The sporting world gets a serving of queerness in Court My Crotch

Writer & director James McMillan returns to the Blue Room Theatre with another uniquely queer work that backhands masculinity and the status quo.

Court My Crotch pits a drag queen and an athlete against one another in a heated match of tennis, where “each presents a facade, each pushes against prejudice.”

Under the watchful eye of the match umpire, the two compete through song and dance and explore the relationship between society, sport, gender and sexuality.

We caught up with McMillan to find out exactly what the play will be serving.

Why did you want to explore the relationship between sporting communities and LGBTIQ+ people?

Partly my own experiences, partly hearing other people’s experiences and partly statistics in reference to diversity in the sporting world, specifically within the LGBTQIA+ community. The fact that there are no gay AFL players who are out, says a lot. Even with a lot of clubs getting behind activism to try best support this group. There still are reasons for people to not feel comfortable coming out in this specific arena, and I wanted to investigate why.

Why do you think the sporting world is struggling to keep up with LGBTIQ+ inclusion?

I believe it has a lot to do with the culture and how built up the importance of dominance and masculinity is to the people that play. Being weak and delicate within sport is never perceived as positive and current societal views on sexuality means they have this tied in with the LGBTQIA+ community and thus target people who fit into these categories. I guess it also becomes a one up situation where everyone is feeding off one another and trying to be the best, and being gay seems to still fall in the category of being lesser.

Do you have a personal connection to sport?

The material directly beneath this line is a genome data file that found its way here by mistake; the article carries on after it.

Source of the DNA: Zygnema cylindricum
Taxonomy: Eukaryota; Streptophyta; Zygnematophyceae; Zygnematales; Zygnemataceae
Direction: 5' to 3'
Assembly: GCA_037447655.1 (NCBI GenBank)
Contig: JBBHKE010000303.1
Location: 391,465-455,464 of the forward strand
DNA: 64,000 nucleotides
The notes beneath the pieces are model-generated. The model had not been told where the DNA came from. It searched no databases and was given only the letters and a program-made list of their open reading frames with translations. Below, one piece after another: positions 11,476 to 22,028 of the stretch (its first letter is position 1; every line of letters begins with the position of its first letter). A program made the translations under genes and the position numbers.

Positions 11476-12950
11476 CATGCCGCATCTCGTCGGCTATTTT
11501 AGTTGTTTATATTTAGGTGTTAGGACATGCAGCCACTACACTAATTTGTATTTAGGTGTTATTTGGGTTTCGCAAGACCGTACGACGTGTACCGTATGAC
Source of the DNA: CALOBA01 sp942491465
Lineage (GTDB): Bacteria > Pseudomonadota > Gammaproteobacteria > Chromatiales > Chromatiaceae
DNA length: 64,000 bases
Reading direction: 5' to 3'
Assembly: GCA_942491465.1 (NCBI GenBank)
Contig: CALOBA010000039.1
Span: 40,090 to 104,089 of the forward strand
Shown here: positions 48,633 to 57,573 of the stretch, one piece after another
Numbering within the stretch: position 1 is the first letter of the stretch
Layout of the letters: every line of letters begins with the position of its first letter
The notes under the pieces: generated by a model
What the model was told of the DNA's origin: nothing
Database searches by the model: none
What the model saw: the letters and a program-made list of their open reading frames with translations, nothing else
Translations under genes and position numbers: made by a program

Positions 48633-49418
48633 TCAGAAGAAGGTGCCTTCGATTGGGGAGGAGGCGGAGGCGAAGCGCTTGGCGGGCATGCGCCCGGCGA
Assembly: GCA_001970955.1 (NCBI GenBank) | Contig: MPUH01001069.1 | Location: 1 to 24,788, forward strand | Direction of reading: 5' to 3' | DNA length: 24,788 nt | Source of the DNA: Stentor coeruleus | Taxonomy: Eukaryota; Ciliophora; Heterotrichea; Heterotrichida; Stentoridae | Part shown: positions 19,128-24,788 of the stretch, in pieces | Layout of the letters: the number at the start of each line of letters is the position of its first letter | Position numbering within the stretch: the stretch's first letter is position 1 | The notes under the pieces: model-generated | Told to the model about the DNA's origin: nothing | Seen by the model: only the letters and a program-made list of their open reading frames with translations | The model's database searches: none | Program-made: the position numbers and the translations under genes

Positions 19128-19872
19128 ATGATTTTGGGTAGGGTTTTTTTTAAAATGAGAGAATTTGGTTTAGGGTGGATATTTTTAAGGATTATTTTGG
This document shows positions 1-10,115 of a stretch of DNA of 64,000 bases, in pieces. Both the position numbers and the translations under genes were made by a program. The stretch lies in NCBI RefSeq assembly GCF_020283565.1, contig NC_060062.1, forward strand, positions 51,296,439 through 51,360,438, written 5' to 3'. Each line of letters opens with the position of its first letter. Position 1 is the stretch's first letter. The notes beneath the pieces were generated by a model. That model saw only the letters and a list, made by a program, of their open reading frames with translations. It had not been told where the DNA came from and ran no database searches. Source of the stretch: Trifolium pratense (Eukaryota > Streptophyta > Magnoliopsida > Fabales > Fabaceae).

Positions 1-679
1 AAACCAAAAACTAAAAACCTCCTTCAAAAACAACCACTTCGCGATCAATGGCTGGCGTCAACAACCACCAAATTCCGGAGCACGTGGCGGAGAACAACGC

Love me a hit of a ball now and then. I grew up playing a whole lot of sport and it fulfilled a lot of areas of my life early on. I, however, struggled a lot on the field, feeling as though I wasn’t presenting the truest version of myself and conforming hugely to the expectations of what people have on a men’s team. I came to a crossroad between performing arts and sports, and went down the avenue of theatre. I hate the idea of people feeling exiled from the sporting world and the huge benefits that come from it. Swimming, soccer, cycling and athletics were definitely the sports I thrived in and still love to watch.

Why the tennis match format?

Tennis has so much in it that can easily be translated into an exciting performance. Having two people stand opposite sides of one another, split between a net, already says a lot. When you start having them ‘hit back’ with retaliations to see who is the strongest whilst also abiding by a set of rules and lines drawn out on the court, you’ve really got a great opportunity to begin exploring. As the umpire looks down on the competitors fenced into a court, a visually striking image that I have always wanted to see, comes to fruition.

What were you looking for in the casting process for these three roles?

I was really looking for people with versatility and who had the ability to execute dynamic, high energy raw performances. I was really lucky with the casting process as I was presented with quality performers all with different levels of experience. It was of huge importance to me to cast an actual drag queen in the show, who had high skill and prior knowledge of the performance style and its cultural significance. Ash Traylia auditioned and was a perfect fit, having just moved back to Australia from Berlin to start at WAAPA. Morgan Owen is one of the most versatile performers I know who can move her body and deliver fast diatribes like nobody’s business. David Mitchell has the biggest heart and gives a very convincing performance of a sports star struggling with sexuality and what it means to be a man. It has been such a positive and loveable rehearsal room and the cast are truly creating something special.

We saw local queen Veronica Jean Jones pop up in rehearsal shots. What was her role?

VJJ is a resident drag mentor. She has helped the cast and crew in many areas, being a great sound board for ideas around wigs, costume, heels and all things drag. Being able to interview her when the process begun was extraordinary, being able to listen to her experiences and stories within the Perth drag scene – you could see why so many people love her. She has been such a great ambassador for the show and been so great having her around.

Court My Crotch will be at the Blue Room Theatre from September 18th – October 6th. Tickets and more information available from

Leigh Andrew Hill

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